Four jewellers share their stock. Can you work out the relative values of their gems?

Prove that, given any three parallel lines, an equilateral triangle always exists with one vertex on each of the three lines.

Take any two numbers between 0 and 1. Prove that the sum of the numbers is always less than one plus their product?

Some diagrammatic 'proofs' of algebraic identities and inequalities.

I want some cubes painted with three blue faces and three red faces. How many different cubes can be painted like that?

Which is the biggest and which the smallest of $2000^{2002}, 2001^{2001} \text{and } 2002^{2000}$?

What can you say about the lengths of the sides of a quadrilateral whose vertices are on a unit circle?

How many noughts are at the end of these giant numbers?

The country Sixtania prints postage stamps with only three values 6 lucres, 10 lucres and 15 lucres (where the currency is in lucres).Which values cannot be made up with combinations of these postage. . . .

If I tell you two sides of a right-angled triangle, you can easily work out the third. But what if the angle between the two sides is not a right angle?

Draw a 'doodle' - a closed intersecting curve drawn without taking pencil from paper. What can you prove about the intersections?

By considering powers of (1+x), show that the sum of the squares of the binomial coefficients from 0 to n is 2nCn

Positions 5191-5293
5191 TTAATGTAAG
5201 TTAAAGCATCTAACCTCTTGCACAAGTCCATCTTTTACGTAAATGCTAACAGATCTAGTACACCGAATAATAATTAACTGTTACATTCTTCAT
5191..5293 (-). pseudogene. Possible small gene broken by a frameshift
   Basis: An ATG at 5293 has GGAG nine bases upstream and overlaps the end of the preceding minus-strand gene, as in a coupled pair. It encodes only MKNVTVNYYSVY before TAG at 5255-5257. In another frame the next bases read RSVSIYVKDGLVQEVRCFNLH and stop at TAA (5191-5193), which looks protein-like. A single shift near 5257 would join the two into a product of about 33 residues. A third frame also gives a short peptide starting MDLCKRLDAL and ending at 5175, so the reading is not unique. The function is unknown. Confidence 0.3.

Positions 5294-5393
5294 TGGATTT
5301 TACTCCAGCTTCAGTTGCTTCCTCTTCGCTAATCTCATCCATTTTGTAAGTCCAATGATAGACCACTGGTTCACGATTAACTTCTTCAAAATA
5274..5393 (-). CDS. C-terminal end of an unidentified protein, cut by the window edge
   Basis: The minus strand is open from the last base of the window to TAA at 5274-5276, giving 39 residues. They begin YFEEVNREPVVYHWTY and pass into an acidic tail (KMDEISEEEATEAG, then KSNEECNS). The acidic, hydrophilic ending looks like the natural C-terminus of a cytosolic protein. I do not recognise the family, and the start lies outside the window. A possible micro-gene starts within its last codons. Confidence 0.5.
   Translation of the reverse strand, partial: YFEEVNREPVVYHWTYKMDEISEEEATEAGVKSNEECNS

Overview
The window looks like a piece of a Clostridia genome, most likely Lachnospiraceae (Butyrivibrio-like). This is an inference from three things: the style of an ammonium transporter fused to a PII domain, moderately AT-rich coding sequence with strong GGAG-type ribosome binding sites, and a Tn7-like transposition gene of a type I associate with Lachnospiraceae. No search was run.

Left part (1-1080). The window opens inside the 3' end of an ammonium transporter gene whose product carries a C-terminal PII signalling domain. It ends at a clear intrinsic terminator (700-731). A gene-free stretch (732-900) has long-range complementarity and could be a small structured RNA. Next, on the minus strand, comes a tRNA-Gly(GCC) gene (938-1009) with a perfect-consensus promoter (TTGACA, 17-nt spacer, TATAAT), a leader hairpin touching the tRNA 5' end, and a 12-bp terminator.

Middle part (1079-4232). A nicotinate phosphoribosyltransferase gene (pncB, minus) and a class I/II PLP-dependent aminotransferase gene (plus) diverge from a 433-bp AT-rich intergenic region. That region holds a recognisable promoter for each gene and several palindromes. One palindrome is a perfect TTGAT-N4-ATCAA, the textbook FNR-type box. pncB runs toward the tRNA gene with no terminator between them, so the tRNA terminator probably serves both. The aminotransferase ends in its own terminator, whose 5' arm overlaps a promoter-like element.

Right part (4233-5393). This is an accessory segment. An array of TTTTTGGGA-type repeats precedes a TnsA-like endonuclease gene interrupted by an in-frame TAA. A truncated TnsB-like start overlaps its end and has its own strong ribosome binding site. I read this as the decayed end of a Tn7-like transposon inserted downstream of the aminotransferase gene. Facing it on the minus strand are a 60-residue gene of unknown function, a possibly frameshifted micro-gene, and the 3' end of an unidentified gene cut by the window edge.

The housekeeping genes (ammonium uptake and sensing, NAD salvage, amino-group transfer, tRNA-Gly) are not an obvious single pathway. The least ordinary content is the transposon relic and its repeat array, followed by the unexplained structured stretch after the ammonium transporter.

Find all positive integers a and b for which the two equations: x^2-ax+b = 0 and x^2-bx+a = 0 both have positive integer solutions.

When is it impossible to make number sandwiches?

Given that a, b and c are natural numbers show that if sqrt a+sqrt b is rational then it is a natural number. Extend this to 3 variables.

Professor Korner has generously supported school mathematics for more than 30 years and has been a good friend to NRICH since it started.

Prove that the internal angle bisectors of a triangle will never be perpendicular to each other.

Suppose A always beats B and B always beats C, then would you expect A to beat C? Not always! What seems obvious is not always true. Results always need to be proved in mathematics.

Do you have enough information to work out the area of the shaded quadrilateral?

You have twelve weights, one of which is different from the rest. Using just 3 weighings, can you identify which weight is the odd one out, and whether it is heavier or lighter than the rest?

A connected graph is a graph in which we can get from any vertex to any other by travelling along the edges. A tree is a connected graph with no closed circuits (or loops. Prove that every tree has. . . .

Try to solve this very difficult problem and then study our two suggested solutions. How would you use your knowledge to try to solve variants on the original problem?

Given a set of points (x,y) with distinct x values, find a polynomial that goes through all of them, then prove some results about the existence and uniqueness of these polynomials.

This article discusses how every Pythagorean triple (a, b, c) can be illustrated by a square and an L shape within another square. You are invited to find some triples for yourself.